Baik Art is pleased to present Origin, a group exhibition including works by Yang Jung Uk, Sydney Croskery, and Maryrose Cobarrubias Mendoza. This show aims to highlight their respective practices as they look to sourcing found objects as a way to convey contemporary critical discourse and autobiographical narratives. This exhibition will be on display from May 19, 2018, through July 28, 2018. An opening reception will be held on Saturday, May 19, 2018, from 6 pm – 8 pm.
Does the protective packing of art, for the purpose its preservation, add to its intrinsically sculptural quality? Are the painterly representations of archived ephemera akin to the readymade materials they hang beside? Or does illusion and context construed ones understanding to mirror that of the authors? It is these lines of thought that structure the following artist’s contemplations on found materials as both displaced commodity and anecdotal signifier. Considering the “found object” as a societal residue of sorts, the artists in this exhibition aim to manipulate the viewing of banal objects through industrialized re-packaging, juxtaposition, and idiosyncratic interpretation.
Displayed works revolve around the continuous sourcing and altering of mass-produced products, as they relate to social experience. Pieces such as Mendoza’s, Brown, illustrate the various ways in which color can be classified through divisive branding, causing the interpretation between existing materials to transform greatly, despite offering congruent practical functions. It is this uncanny play on our understanding of the familiar that blurs the lines between interpretation and fact.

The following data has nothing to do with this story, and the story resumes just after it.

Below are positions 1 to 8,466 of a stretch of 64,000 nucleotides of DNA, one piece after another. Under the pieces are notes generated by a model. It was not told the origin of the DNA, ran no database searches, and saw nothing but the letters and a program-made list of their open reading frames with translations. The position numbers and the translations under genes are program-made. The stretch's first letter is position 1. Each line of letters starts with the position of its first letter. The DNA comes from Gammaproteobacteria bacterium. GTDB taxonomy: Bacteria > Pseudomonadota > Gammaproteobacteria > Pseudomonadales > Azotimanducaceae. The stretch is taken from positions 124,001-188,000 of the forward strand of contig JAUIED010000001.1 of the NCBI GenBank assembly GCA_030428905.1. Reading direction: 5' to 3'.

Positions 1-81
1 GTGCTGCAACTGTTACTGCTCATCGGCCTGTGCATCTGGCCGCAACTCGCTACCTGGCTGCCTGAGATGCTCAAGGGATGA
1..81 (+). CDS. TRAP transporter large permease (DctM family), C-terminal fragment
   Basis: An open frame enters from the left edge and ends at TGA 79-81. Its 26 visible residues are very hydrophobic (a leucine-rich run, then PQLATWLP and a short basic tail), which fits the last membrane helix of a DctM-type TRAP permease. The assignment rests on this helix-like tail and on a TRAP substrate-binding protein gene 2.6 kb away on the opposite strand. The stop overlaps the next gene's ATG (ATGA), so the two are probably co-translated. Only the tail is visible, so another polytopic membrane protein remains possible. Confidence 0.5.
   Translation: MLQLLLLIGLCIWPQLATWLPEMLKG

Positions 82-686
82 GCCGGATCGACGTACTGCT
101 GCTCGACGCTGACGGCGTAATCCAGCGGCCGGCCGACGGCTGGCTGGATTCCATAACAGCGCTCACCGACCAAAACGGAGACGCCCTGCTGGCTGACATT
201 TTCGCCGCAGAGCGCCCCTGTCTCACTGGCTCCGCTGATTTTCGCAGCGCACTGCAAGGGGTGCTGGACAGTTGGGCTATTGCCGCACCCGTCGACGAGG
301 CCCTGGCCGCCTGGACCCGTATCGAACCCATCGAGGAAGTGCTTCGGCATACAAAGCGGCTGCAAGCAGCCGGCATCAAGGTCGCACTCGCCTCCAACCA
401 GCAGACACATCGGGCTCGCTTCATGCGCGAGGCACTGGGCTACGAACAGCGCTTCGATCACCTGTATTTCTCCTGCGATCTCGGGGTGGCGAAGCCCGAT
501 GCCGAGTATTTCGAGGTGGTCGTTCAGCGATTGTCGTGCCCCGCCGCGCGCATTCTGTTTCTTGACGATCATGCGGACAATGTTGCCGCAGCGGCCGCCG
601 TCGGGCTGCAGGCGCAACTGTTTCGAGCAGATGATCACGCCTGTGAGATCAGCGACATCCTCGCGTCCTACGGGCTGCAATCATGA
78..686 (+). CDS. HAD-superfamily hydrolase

Jung Uk’s use of kitsch items within larger constructions deepens sentiments of ideological displacement and cultural specificity. His meticulously composed shipping materials, which engulf locally sourced readymades, insinuates a necessity for industrialized aesthetics and commercial viability within an artwork. Authenticity then, becomes perversely transformed when faced with consumer demand and economic pressure, further robbing objects of their original intentions.
Furthermore, interdisciplinary wall installations like Croskery’s, Think/ Believe, perpetuate discourses involving found materials and the nature of their representations. In this work, one may notice allusions to Rene Magritte’s allegorical pipe. Much like his 1928 painting, “Treachery of Images,” Croskery’s work grapples with the documentation of objects as they exist in the material and digital sphere. Thus, highlighting current conflictions involving our collective aptitude to identify context and discern between truth and fiction.